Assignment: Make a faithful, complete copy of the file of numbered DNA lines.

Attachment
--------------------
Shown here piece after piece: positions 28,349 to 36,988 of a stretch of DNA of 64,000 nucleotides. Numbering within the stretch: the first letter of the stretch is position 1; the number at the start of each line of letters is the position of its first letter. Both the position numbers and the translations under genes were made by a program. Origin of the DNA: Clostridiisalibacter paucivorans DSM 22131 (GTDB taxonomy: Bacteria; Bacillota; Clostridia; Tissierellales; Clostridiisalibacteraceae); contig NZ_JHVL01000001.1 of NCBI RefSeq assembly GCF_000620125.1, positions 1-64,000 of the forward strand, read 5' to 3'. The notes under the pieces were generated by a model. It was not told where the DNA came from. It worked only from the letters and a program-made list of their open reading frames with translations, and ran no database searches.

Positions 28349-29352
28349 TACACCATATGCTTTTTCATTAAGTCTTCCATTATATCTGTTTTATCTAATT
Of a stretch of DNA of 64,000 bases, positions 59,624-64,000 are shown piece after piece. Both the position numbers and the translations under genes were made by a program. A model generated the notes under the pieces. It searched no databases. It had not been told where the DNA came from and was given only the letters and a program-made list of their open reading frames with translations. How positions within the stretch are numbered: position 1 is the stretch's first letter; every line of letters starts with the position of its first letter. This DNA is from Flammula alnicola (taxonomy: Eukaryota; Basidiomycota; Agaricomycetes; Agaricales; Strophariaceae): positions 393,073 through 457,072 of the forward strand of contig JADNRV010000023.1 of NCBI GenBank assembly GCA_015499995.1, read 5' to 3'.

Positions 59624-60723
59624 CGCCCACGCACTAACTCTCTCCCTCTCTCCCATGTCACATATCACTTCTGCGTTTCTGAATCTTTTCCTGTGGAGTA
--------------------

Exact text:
Shown here piece after piece: positions 28,349 to 36,988 of a stretch of DNA of 64,000 nucleotides. Numbering within the stretch: the first letter of the stretch is position 1; the number at the start of each line of letters is the position of its first letter. Both the position numbers and the translations under genes were made by a program. Origin of the DNA: Clostridiisalibacter paucivorans DSM 22131 (GTDB taxonomy: Bacteria; Bacillota; Clostridia; Tissierellales; Clostridiisalibacteraceae); contig NZ_JHVL01000001.1 of NCBI RefSeq assembly GCF_000620125.1, positions 1-64,000 of the forward strand, read 5' to 3'. The notes under the pieces were generated by a model. It was not told where the DNA came from. It worked only from the letters and a program-made list of their open reading frames with translations, and ran no database searches.

Positions 28349-29352
28349 TACACCATATGCTTTTTCATTAAGTCTTCCATTATATCTGTTTTATCTAATT
Of a stretch of DNA of 64,000 bases, positions 59,624-64,000 are shown piece after piece. Both the position numbers and the translations under genes were made by a program. A model generated the notes under the pieces. It searched no databases. It had not been told where the DNA came from and was given only the letters and a program-made list of their open reading frames with translations. How positions within the stretch are numbered: position 1 is the stretch's first letter; every line of letters starts with the position of its first letter. This DNA is from Flammula alnicola (taxonomy: Eukaryota; Basidiomycota; Agaricomycetes; Agaricales; Strophariaceae): positions 393,073 through 457,072 of the forward strand of contig JADNRV010000023.1 of NCBI GenBank assembly GCA_015499995.1, read 5' to 3'.

Positions 59624-60723
59624 CGCCCACGCACTAACTCTCTCCCTCTCTCCCATGTCACATATCACTTCTGCGTTTCTGAATCTTTTCCTGTGGAGTA